04 December, 2010

Finding Tipping Points

Malcolm Gladwell has written the book The Tipping Point in which he proposes a framework to better understand some complex social changes. In particular he is interested in "How little things can make a big difference". He is keen to identify these little things - aren't we all !!!

Of course in giving examples of his ideas he has the benefit of hindsight which enables retrospective coherence possible. The rest of us are trying to predict the small things that will make a big difference in our present situations - but complex social phenomena are unpredictable in anything but the short term.

Does this mean that we should disregard Gladwell's ideas? Not at all !! I like the notion that we should
    "Pick something small and try it. If it works, extend it. If it doesn't, learn from it."
But what to pick? The Tipping Point suggests that we might consider

(1) Enabling the contributions of  just a few people, but right ones - those who are
  • Connectors - people (and characters*) whose ideas and practices readily influence what they are doing in our area of interest
  • Mavens - people who have extensive knowledge in our area of interest and are keen to share it
  • Salespersons - people who are influential especially in actively promoting and support new ideas and practices
Gladwell calls this part of his framework The Law of the Few - a small number of the right people can make a big difference.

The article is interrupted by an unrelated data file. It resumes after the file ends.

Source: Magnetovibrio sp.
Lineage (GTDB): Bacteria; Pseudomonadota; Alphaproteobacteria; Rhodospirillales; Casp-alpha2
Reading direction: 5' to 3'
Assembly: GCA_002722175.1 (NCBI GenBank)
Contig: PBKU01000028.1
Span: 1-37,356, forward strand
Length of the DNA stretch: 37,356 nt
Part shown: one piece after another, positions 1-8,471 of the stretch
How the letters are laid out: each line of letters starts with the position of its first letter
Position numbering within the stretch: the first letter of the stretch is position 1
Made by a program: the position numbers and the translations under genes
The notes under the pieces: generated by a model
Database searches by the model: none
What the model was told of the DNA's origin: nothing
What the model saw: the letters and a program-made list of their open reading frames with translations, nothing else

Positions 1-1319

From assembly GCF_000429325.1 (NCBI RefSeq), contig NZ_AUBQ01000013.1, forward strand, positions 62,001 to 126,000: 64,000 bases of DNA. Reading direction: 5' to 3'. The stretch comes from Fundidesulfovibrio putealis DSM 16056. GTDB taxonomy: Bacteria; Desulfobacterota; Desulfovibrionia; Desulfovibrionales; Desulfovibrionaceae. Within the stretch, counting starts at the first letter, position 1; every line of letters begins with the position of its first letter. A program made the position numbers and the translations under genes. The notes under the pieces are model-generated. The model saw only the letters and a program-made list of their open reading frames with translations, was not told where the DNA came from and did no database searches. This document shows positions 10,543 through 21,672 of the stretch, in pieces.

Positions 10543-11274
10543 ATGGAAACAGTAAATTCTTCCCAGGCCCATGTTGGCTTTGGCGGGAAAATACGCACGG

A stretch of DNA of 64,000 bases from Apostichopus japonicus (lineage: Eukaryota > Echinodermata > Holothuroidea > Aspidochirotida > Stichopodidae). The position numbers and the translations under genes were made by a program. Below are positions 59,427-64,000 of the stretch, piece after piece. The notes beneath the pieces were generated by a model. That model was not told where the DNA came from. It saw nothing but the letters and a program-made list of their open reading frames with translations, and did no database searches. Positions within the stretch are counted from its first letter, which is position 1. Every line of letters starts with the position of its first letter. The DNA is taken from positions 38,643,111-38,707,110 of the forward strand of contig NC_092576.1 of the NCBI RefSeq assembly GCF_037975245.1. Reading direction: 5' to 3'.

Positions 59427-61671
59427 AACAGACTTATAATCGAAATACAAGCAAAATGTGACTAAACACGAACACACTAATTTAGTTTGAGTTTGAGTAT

(2) Introducing small things that will make the new ideas and practices "sticky"**, that is, those small things in the situation that will cause a much bigger and sustained uptake of the ideas and desired practices.

Gladwell calls this part of his framework The Stickiness Factor.

(3) Looking for small things in the context (environment, history, purposes...) that will make a big difference in the uptake of the ideas and practices. It could be as simple as making it easier for people to know what's happening, getting the timing right...
In fact Gladwell believes that the context is often largely responsible for what happens and for what we do. He goes so far to argue that we may be far less rational and even less 'ethical' than we might like to think.

He calls this part of his framework The Power of Context.

Finding these small things that can make a big difference is not always easy. Hence the value of the "Pick something small..." idea. Similarly, Dave Snowden advocates "safe-fail experiments" - initiatives that are safe to try on a small scale because they wont be too costly to implement and can be easily undone if they prove unsuccessful.

Three questions
This is a different approach but worth some consideration. So, when we are trying to improve the social and emotional learning in our schools, Gladwell would suggest that there are basically three questions we might ask
Who are the few people who can make a real difference (three types, and don't forget the students themselves!!!)?
What will make it stick?
What contextual changes should we focus on?

* Connectors may be some steps removed from those they influence, eg, pop stars, book or film charatcers
** Stories, myths and legends are often powerful in making ideas and practices "sticky"

01 December, 2010

Behaviour - does Pavlov work?

What do we really believe about how to improve problematic behaviour?